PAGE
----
Digitalization is possibly one of the most transformative efforts for the African continent. Under the Digital Economy for Africa Initiative, we together committed to double broadband penetration over five years from 2016 to 2021 – but in fact we tripled it. This was made possible through country specific reforms and investments, and through regional projects such as the West Africa Regional Communications Infrastructure project, which increased geographic reach of broadband networks and reduced the cost of communications services across 16 countries. Let us build on that. We can and must do more.

On food security, we know that Africa can feed itself – and in climate-smart ways. We can build on the regional Food System Resilience Program and our growing support to the private sector for locally produced fertilizer and local and sustainable crops. 

On social protection, one of the many lessons from COVID-19 was how important it is to have strong targeting and delivery systems, to help the most vulnerable to build resilience to shocks – whether they be from pandemics, conflict, or climate. We accelerated the use of established cash transfer systems to reach more than 50 million people – 10% of the total regional population. We also supported about 20 million farmers and pastoralists with urgent agricultural inputs. The investments that you have all carried out to build robust delivery and targeting systems means that more can now be done to help the most vulnerable. Let’s do it.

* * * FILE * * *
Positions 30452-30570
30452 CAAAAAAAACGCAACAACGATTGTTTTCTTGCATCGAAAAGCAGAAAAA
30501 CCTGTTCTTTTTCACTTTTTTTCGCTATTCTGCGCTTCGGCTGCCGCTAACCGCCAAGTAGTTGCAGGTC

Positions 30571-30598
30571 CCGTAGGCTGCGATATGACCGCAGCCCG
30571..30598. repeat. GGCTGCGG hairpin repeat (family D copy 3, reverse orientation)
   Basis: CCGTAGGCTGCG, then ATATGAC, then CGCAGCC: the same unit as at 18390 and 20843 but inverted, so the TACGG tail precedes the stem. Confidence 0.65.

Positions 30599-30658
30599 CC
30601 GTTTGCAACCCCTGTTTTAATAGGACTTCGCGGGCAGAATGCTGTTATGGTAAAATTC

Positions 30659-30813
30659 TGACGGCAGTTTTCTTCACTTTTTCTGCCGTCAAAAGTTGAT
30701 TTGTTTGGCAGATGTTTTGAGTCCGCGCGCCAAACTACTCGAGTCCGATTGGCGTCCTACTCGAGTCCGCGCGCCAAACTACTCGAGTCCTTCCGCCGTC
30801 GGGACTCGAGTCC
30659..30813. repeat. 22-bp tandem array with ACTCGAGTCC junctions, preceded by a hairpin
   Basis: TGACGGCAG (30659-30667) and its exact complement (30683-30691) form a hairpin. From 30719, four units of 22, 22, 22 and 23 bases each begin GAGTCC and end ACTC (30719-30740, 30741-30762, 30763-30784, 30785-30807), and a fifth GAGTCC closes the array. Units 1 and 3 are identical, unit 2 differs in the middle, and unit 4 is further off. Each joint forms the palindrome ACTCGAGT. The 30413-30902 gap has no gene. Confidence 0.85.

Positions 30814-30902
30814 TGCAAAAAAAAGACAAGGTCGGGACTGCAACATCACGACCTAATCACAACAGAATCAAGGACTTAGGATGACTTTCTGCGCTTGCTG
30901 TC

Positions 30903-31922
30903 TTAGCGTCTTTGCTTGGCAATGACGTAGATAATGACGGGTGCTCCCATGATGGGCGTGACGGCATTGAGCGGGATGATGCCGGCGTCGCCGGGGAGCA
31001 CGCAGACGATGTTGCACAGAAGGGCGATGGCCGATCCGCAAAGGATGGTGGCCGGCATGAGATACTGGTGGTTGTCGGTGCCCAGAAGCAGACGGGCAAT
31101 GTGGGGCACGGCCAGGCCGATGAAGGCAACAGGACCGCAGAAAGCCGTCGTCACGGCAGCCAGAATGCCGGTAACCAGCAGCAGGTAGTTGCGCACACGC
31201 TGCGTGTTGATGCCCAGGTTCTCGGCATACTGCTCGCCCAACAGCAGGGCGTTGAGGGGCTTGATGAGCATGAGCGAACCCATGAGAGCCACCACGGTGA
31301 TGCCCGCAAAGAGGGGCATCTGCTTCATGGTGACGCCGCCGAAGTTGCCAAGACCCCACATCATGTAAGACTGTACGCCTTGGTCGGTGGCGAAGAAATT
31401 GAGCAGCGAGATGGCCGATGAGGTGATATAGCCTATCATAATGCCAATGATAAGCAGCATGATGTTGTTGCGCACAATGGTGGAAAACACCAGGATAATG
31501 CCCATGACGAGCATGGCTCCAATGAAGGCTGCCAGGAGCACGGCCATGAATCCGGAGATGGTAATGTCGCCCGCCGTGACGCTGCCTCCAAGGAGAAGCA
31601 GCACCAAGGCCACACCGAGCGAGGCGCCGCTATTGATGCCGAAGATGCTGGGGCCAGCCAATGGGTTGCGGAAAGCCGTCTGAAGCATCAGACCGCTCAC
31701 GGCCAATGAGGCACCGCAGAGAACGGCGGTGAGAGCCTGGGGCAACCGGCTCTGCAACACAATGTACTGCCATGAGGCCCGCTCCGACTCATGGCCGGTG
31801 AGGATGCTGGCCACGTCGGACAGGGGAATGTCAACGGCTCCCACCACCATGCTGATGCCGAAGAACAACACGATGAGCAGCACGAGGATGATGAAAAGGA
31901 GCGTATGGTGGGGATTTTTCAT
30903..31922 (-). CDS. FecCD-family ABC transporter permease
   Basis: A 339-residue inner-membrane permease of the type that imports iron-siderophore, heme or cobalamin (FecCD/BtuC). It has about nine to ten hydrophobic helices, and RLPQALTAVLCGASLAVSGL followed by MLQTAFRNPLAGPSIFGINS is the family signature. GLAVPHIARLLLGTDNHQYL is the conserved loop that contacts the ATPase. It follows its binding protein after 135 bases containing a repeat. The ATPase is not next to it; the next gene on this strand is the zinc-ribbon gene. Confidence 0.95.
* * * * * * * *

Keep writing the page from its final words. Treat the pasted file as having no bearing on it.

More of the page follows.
These examples show that transformation and impact at scale is possible if countries decide to create the conditions to convert opportunities into transformational accomplishments on key development priorities. We find a great example of such commitment here in Nigeria, where the Government has removed the gasoline subsidy and addressing exchange rate distortions.

The role of the World Bank is more important than ever. We exist to work with you hand-in-hand toward the best achievable results for your countries' long-term prosperity. IDA’s financing to Sub-Saharan Africa has grown from around $2 billion in 2000, to $10 billion in 2010, to $28 billion this year. And our support is here to stay. IDA provides long-term predictable concessional financing to deliver long-term goals. During the current IDA20 three-year cycle, we estimate that around $44 billion will go to country allocations in Sub-Saharan Africa. In addition, significant amounts are provided through specialized windows, including to prevent conflict and support regional integration.